Modifying a Perfect this way sounds like an enormous amount of trouble for very little reward, but bear in mind that Hardy’s had a long track record of producing custom products for favoured customers and Louis Bouglé was simply another name in a long line of famous anglers who had beaten a path to the firm’s door. Although many of the bespoke products the company made this way were one-offs, a few turned out to possess real advantages and being paid to produce custom tackle must have had its attractions – after all, from the brothers’ point of view, it was a very cost-effective way to do research.
As we know, the Bouglé wasn’t a one-off – it sold for nearly four decades after its first listing in the Anglers’ Guide, although it cost roughly 50% more than a standard Perfect and was never produced in particularly large numbers because of this. The reason for the higher price was the extra labour involved in filing down the cage, a task the workforce cordially detested, but which gives the Bouglé the distinction of being Hardy’s ultimate hand-made production reel. Initially, a 3″ model was listed, made in aluminium and complete with a perforated drum face; in 1905, a 3¼” version was added; and the only major change after that was in 1912, when the Hardys added a new patent compensating check to all their quality reels. At least four different finishes were applied to the Bouglé before the Second World War, which explains why vintage examples show every shade between bright metal and a black leaded finish.
Hardy’s re-launched the Bouglé as the “Mark IV” in 1999 and this version proved so popular that the design has been updated several times since, the current production version being the Mark VII, which went on sale in 2011.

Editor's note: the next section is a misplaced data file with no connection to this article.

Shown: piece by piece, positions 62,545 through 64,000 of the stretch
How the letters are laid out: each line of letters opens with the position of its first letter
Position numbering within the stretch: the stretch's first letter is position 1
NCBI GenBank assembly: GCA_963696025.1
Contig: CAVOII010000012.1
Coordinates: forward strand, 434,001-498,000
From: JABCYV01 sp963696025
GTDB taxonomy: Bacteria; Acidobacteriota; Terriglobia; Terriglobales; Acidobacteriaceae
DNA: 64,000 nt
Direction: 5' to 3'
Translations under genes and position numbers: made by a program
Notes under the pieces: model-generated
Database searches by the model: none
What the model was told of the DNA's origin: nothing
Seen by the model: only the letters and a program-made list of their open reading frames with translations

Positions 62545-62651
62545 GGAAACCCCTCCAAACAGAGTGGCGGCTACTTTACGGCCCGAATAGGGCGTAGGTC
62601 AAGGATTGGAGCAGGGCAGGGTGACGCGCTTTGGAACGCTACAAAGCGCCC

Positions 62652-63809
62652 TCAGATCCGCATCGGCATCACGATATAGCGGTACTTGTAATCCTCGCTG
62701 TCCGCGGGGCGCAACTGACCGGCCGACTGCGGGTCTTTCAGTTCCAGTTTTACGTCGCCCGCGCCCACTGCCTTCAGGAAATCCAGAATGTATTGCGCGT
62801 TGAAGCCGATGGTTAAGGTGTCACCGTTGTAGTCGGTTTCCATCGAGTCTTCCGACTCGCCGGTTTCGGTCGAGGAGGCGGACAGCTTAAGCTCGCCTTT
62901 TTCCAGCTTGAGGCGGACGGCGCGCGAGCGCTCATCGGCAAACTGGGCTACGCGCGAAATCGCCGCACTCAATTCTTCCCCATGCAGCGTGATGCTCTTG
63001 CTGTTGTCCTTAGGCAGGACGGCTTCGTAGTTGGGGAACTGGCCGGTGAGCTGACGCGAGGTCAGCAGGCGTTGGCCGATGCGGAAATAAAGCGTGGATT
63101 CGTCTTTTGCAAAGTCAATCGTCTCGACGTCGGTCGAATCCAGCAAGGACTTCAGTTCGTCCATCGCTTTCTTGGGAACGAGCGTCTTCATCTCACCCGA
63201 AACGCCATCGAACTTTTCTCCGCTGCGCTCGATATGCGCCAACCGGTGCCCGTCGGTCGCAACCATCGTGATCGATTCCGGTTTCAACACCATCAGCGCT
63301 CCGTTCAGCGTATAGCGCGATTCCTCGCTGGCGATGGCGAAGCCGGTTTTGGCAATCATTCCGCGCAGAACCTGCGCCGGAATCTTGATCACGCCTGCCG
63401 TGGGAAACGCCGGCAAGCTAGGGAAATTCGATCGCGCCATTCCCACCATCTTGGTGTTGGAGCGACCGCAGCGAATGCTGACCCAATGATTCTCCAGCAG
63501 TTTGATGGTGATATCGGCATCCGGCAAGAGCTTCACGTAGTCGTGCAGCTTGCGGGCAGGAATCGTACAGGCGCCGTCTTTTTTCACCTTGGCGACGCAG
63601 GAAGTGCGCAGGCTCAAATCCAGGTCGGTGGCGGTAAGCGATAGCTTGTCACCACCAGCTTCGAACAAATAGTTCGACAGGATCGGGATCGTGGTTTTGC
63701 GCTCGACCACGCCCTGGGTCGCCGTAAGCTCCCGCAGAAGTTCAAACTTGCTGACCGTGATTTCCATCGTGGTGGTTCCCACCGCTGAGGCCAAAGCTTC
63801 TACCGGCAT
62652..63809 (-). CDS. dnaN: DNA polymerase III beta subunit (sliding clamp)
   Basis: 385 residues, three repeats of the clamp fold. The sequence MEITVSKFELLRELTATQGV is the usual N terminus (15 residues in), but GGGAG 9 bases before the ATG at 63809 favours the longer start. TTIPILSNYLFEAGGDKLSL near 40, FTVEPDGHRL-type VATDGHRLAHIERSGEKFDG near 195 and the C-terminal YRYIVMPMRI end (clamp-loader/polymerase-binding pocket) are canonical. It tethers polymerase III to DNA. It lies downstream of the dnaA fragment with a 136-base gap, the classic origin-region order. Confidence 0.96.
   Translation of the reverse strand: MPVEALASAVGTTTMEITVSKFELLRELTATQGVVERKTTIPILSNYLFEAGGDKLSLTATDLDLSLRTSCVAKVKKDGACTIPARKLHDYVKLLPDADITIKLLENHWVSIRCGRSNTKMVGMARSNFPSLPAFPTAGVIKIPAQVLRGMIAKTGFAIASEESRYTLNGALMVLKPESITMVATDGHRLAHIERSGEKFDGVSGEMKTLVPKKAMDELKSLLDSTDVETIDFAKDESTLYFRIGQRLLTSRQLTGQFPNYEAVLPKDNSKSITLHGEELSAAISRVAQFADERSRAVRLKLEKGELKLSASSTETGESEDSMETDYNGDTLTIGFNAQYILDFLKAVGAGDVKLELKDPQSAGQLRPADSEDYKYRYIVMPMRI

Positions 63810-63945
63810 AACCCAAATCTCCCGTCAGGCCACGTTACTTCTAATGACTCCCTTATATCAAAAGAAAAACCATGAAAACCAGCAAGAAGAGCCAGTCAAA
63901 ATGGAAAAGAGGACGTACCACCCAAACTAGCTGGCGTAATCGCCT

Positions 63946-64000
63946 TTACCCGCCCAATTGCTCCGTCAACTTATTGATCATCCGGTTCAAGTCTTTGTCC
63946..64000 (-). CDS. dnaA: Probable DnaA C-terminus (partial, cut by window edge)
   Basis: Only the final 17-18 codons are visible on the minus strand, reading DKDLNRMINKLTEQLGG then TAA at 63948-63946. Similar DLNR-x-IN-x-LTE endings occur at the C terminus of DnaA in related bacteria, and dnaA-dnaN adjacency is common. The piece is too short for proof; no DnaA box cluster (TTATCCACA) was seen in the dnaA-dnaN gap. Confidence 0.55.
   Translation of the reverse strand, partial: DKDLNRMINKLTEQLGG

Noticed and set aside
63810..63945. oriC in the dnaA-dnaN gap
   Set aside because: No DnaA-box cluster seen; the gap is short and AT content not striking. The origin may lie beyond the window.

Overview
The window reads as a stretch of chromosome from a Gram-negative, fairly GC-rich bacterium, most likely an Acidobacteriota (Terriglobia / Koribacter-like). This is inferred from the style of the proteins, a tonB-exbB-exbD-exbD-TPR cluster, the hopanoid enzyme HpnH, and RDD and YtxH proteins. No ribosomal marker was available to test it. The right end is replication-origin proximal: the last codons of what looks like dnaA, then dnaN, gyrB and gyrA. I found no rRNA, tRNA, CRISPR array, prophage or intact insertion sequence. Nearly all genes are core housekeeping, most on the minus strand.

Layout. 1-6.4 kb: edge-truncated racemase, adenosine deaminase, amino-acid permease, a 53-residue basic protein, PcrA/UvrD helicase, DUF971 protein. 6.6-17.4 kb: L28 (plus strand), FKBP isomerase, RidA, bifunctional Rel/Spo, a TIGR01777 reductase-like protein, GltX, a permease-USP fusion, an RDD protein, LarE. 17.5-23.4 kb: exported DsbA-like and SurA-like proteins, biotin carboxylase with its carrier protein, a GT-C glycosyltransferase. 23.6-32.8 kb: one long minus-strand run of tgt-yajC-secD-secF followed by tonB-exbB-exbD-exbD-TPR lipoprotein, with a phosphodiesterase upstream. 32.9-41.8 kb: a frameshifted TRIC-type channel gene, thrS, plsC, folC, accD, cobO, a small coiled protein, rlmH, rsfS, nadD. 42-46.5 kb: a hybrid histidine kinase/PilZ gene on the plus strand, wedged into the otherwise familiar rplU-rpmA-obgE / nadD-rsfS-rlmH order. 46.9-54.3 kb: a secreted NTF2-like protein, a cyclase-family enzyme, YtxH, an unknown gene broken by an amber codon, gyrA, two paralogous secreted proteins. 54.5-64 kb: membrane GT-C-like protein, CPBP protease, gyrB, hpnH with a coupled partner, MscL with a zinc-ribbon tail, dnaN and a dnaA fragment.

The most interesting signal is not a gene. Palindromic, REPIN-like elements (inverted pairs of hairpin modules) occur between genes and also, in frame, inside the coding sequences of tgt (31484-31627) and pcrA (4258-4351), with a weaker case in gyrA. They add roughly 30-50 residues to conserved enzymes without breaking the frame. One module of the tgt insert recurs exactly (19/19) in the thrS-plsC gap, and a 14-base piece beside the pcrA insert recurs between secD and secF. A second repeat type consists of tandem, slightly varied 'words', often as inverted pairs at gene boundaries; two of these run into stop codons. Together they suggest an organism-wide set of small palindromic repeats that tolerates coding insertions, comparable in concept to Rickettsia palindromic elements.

And Louis Bouglé? He must have taken the launch of his reel in 1903 as a good omen, because that was the year the Tour de France began, and I feel sure the coincidence of the two dates was not lost on him. After the debut of his reel, he carried on in his own inimitable way, becoming a member of the Flyfishers’ Club in 1903 and the vice chairman of the Casting Club of France on its inaugural meeting in January 1910. He was a man of tremendous enthusiasm, very literate, with a huge library of angling works in English and in French, a great friend of the arts and a competitor not only in fly, but spin casting, using American multipliers. In 1914, at the age of 50, he volunteered to serve his country, but as far as I am aware, the offer was declined – he was too much of a national treasure and there can’t be too many anglers, even then, who had their portrait painted by the man who made the Moulin Rouge so famous. Sadly, the war did little for his health and Louis Bouglé only lived until 1924; while his passing was regretted by all who knew him, his reel has continued to fascinate every new generation of anglers that care to cast a fly on the water.
Bougle article by Andrew Herd – an official photographer for Hardy & Greys. Andrew is also an Angling Trust Ambassador, angling researcher, historian and writer. For more info please visit http://fly.hardyfishing.com/en-gb/home/